In the process of organising a conference session on machine learning, I've finally got around to reading the late Leo Breiman's thought provoking 2001 Statistical Science article "Statistical Modeling: The Two Cultures". I highly recommend reading the paper, and the discussion that follows it. In the paper Breiman argues that statistics as a field should open its eyes to analysing data not only with traditional 'data models' (his terminology), by which he means standard (usually parametric) probabilistic models, but to also make much more use of so called machine learning algorithmic techniques.

## Weighting after multiple imputation for MNAR sensitivity analysis not recommended

A concern when analysing data with missing values is that the missing at random (MAR) assumption, upon which a number of methods rely, does not hold. When the missing at random assumption is in doubt, ideally we should perform sensitivity analyses, whereby we assess how sensitive our conclusions are to plausible deviations from MAR. One route to performing such a sensitivity analysis, which is convenient if one has already performed multiple imputation (assuming MAR), is the weighting method proposed by Carpenter *et al * in 2007. This involves applying a weighted version of Rubin's rules to the parameter estimates obtained from the MAR imputations, with the weight given to a particular imputation estimate depending on how plausible the imputations in that dataset are with an assumed missing not at random (MNAR) mechanism. The method is appealing because, computationally, it requires relatively little additional effort once MAR imputations have been generated.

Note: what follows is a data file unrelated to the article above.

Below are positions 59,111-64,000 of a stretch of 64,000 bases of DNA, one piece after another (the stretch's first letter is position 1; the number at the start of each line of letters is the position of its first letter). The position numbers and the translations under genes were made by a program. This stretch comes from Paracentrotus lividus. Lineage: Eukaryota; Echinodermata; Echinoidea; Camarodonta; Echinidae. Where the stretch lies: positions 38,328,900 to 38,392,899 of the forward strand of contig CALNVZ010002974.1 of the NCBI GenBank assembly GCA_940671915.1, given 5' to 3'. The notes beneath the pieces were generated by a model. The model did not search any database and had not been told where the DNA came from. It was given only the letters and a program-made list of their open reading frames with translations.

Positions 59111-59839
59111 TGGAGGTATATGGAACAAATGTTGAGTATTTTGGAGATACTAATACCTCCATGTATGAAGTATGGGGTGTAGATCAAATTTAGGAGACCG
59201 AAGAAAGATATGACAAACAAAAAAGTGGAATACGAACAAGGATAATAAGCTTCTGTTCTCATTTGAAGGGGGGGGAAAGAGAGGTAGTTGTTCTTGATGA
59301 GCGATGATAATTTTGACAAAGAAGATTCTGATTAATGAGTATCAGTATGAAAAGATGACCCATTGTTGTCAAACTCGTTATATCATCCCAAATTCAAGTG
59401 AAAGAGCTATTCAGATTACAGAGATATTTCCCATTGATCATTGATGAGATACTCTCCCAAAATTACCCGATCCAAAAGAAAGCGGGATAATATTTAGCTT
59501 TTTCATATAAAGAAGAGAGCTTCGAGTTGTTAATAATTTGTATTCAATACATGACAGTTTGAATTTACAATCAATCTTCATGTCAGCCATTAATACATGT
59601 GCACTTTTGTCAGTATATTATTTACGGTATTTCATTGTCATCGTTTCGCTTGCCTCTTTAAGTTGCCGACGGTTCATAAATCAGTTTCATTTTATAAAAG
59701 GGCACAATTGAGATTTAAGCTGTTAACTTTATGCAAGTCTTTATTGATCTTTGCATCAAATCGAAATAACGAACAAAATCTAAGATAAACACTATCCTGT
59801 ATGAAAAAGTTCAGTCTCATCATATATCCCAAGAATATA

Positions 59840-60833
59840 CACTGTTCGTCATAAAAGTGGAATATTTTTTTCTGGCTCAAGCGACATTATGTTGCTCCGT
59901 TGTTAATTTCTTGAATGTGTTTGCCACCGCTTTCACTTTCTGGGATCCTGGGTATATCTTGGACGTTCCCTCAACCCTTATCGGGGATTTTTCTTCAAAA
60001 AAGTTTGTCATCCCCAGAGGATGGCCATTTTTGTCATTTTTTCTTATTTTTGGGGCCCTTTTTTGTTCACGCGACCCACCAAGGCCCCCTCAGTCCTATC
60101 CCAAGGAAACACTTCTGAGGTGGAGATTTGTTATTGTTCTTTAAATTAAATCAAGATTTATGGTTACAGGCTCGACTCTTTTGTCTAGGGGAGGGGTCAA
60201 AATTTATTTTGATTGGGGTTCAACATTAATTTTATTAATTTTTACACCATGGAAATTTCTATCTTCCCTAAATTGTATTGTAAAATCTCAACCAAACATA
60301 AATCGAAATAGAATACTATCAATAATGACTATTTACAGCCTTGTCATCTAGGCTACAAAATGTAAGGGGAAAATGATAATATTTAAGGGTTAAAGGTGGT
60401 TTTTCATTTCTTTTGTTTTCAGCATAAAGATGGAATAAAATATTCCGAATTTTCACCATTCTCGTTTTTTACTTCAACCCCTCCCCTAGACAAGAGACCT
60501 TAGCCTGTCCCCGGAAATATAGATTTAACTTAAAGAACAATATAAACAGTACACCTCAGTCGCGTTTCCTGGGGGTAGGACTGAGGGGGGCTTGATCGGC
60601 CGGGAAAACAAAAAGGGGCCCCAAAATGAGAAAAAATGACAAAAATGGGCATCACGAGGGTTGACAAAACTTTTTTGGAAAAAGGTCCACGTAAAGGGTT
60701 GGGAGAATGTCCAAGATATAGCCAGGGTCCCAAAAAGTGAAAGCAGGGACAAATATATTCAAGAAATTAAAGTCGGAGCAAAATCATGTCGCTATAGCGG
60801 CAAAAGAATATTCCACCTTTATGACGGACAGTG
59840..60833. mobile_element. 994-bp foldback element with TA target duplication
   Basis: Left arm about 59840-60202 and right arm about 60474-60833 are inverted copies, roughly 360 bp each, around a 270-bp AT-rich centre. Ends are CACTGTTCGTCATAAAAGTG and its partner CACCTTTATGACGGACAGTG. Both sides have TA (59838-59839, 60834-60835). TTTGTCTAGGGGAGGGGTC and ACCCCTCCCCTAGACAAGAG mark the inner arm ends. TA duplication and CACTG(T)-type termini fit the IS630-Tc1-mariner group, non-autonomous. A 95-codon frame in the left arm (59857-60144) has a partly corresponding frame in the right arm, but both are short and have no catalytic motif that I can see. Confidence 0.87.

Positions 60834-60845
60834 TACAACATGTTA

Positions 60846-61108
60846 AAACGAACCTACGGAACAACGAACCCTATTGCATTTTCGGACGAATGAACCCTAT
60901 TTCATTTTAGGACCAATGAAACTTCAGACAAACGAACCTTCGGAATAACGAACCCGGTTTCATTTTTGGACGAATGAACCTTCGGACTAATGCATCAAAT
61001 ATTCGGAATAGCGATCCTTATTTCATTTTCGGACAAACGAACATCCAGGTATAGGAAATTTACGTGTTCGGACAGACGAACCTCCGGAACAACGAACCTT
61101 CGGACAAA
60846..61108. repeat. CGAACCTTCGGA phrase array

In an important paper just published by Rezvan *et al* in BMC Medical Research Methodology, the performance of this weighting method has been explored through a series of simulation studies. In summary, they find that the method does not recover unbiased estimates, even when the number impuations used is large, when the correct (true) value of the MNAR sensitivity parameter is used. The paper explains in detail possible reasons for the failure of the method, but the summary conclusion is that the weighting method ought not to be used for performing MNAR sensitivity analyses after MAR multiple imputation.

What might one do as an alternative? One is to perform the selection modelling MNAR sensitivity analysis using software such as WinBUGS or JAGS, in which the substantive model and selection (missingness) model are jointly fitted, and one uses an informative prior for the sensitivity parameter. A further alternative, which like the weighting approach can (in certain situations) exploit multiple imputations generated assuming MAR, is the pattern mixture approach, whereby the MAR imputations are modified to reflect an assumed MNAR mechanism. The modified imputations can then be analysed and results combined using Rubin's rules in the usual way.

## Missing covariates in competing risks analysis